Mundaun Interview – Art Style, Inspirations, Development, and More

Michel Ziegler, the man behind Mundaun, speaks with GamingBolt about the beautiful horror title.

Posted By | On 31st, Mar. 2021

Mundaun Interview – Art Style, Inspirations, Development, and More

In a genre that has become as competitive and crowded as horror, most games – especially smaller, indie productions – need to stand out one way or another, and boy does Mundaun stand out. And really, that’s glaring obvious even at first glance. Every inch of the game has been lovingly hand-drawn with a pencil by solo creator Michel Ziegler, and the look and atmosphere that achieves is excellent. It helps, of course, that Mundaun is a solid horror game in and of itself as well. Following its launch, we reached out to Ziegler to learn more about the game and about its development. You can read our conversation below.

mundaun

"I chose this process because I wanted to hand-draw all the textures – the workflow is just very enjoyable for me."

It’s clear even at a glance that Mundaun is going for a very unique visual aesthetic. What was the process like of crafting the game’s hand-penciled look? Why did you decide to go with this particular style for Mundaun?

After researching what I wanted to make, I would sketch it out and then create the 3D model of that sketch. After that I would UV-unwrap the model and print out the UV map, which would then basically be a 2D representation of the 3D model. After that I traced the outlines of the map onto a fresh paper and then drew the different parts for the model I’m working on with pencil. That is then scanned back in and put on the 3D model. There’s always an element of surprise there when first applying the 2D drawings to the 3D model.

I chose this process because I wanted to hand-draw all the textures – the workflow is just very enjoyable for me.

What’s interesting about Mundaun’s art style is how successfully it makes the game’s environments look beautiful yet bleak and desolate at the same time. My question to you as the developer is, did the game’s tone from the art style, or did you choose the art style because of the tone you wanted to go for?

They go hand in hand, and I think I decided on the tone of Mundaun as well as using pencil pretty much at the same time. As the game started taking shape, it was always an interplay of the atmosphere, art style, story, world. All of those things are just different aspects of what I wanted the game to be like and feel like.

Mundaun makes use of a lot of folklore of myths in its story and setting. What was the inspiration behind making these elements such an important part of the experience?

I like folktales and myths a lot and was obsessed with some of them when I was a child. What I really enjoy about them is the dark tone but also the humour and how grounded they are in a place. Often, they are very brief and to the point, and strange and supernatural things just happen in them with no explanation given. It is just part of that world and it is all the more mysterious and intriguing.

Mundaun uses fear as a gameplay mechanic in quite an interesting fashion, but was it challenging for you as a developer to ensure that it struck the right balance? For instance, were you ever concerned that the mechanic could effectively be punishing poorly performing players even further?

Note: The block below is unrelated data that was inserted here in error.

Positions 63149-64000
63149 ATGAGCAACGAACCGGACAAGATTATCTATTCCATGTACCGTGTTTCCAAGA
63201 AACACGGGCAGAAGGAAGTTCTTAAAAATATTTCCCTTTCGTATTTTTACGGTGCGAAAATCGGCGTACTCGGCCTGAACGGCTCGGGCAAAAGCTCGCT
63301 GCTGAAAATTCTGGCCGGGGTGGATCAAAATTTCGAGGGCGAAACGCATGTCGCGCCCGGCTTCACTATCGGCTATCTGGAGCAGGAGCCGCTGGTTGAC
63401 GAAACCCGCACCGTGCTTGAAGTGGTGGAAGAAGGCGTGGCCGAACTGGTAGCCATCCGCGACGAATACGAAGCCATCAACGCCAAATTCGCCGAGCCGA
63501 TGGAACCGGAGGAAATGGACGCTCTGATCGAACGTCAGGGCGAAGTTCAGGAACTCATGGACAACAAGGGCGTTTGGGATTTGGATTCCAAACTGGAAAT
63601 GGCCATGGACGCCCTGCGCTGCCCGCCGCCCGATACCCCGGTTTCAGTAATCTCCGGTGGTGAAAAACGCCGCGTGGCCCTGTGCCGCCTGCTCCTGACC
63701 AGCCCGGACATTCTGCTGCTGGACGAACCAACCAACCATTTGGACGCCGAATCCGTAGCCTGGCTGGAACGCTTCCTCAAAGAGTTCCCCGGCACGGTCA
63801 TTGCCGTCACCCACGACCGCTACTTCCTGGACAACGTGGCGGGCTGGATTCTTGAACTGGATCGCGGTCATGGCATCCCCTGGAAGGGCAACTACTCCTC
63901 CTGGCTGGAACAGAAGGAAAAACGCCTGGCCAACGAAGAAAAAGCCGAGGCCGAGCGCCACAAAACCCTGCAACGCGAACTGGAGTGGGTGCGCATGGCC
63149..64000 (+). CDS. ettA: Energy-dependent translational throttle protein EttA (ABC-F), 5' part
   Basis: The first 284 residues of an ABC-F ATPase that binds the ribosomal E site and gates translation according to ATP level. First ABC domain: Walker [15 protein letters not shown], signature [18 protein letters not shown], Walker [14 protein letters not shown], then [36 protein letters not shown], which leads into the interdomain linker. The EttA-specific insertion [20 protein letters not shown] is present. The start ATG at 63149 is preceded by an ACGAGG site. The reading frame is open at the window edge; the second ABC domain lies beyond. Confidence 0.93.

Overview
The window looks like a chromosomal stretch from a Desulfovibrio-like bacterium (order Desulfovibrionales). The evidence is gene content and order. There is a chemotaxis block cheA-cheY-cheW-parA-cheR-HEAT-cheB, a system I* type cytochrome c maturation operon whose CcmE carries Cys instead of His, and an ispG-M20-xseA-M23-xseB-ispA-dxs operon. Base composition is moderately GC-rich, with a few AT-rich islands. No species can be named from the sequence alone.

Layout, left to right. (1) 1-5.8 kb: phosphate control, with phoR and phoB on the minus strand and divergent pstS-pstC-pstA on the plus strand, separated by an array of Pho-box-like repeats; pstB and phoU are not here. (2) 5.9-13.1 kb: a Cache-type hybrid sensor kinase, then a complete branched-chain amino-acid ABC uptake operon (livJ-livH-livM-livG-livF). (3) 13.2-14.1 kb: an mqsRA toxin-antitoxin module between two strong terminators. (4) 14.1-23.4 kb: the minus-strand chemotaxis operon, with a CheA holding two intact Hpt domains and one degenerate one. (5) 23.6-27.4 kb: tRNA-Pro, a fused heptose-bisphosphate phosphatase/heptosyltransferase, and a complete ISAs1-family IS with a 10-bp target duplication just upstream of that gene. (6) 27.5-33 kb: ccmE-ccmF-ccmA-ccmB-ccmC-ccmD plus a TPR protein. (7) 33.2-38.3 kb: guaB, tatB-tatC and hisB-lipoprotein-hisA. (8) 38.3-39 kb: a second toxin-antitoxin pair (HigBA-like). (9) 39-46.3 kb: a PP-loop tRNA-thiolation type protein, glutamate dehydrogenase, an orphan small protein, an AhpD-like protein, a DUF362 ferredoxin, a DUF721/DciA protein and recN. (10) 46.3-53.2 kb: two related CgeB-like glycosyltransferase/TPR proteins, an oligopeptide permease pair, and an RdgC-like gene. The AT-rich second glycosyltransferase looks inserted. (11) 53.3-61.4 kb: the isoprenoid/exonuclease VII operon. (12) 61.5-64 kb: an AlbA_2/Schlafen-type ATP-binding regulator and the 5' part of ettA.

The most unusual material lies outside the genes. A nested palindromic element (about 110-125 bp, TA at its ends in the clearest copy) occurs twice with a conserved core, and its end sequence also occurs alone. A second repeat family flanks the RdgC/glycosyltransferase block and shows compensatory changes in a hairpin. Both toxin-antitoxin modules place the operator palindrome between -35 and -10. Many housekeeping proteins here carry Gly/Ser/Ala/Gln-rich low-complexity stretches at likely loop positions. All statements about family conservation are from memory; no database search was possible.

Yes, it was always important to me to not punish players and make sure Mundaun was fun for them, as well as have them be interested more in the story and atmosphere than in hardcore survival gameplay. So it is very feasible to play the game in a very cautious manner, trying to avoid contact with the enemy creatures completely. On the other hand, it is possible to engage in combat, but then you need to act smart to not succumb to fear and be overwhelmed. It was important for me to have combat and enemies that can hurt you resulting in a genuine sense of threat. So the sense of dread of the atmosphere is actually backed up by the game mechanics.

mundaun

"I think Mundaun is a game that isn’t built around a series of enemy encounters with some story sequences in between them. I always looked at Mundaun from the viewpoint of the whole experience, as the player goes through a kind of odyssey, never knowing what would happen next."

Did you ever consider making combat a more central element of the game during development? Is it de-emphasized to suit the needs of the game and the story, or was it something that arose because of production and development-related reasons?

I think Mundaun is a game that isn’t built around a series of enemy encounters with some story sequences in between them. I always looked at Mundaun from the viewpoint of the whole experience, as the player goes through a kind of odyssey, never knowing what would happen next. I tried to add the enemies to the world in an organic way. The journey of the player comes first. I didn’t want the game to settle into a predictable rhythm of fight, story, fight, story etc.

Do you have any plans to bring the game to the Switch?

Yes, we are working with MWM Interactive to bring Mundaun to Nintendo Switch, so stay tuned.


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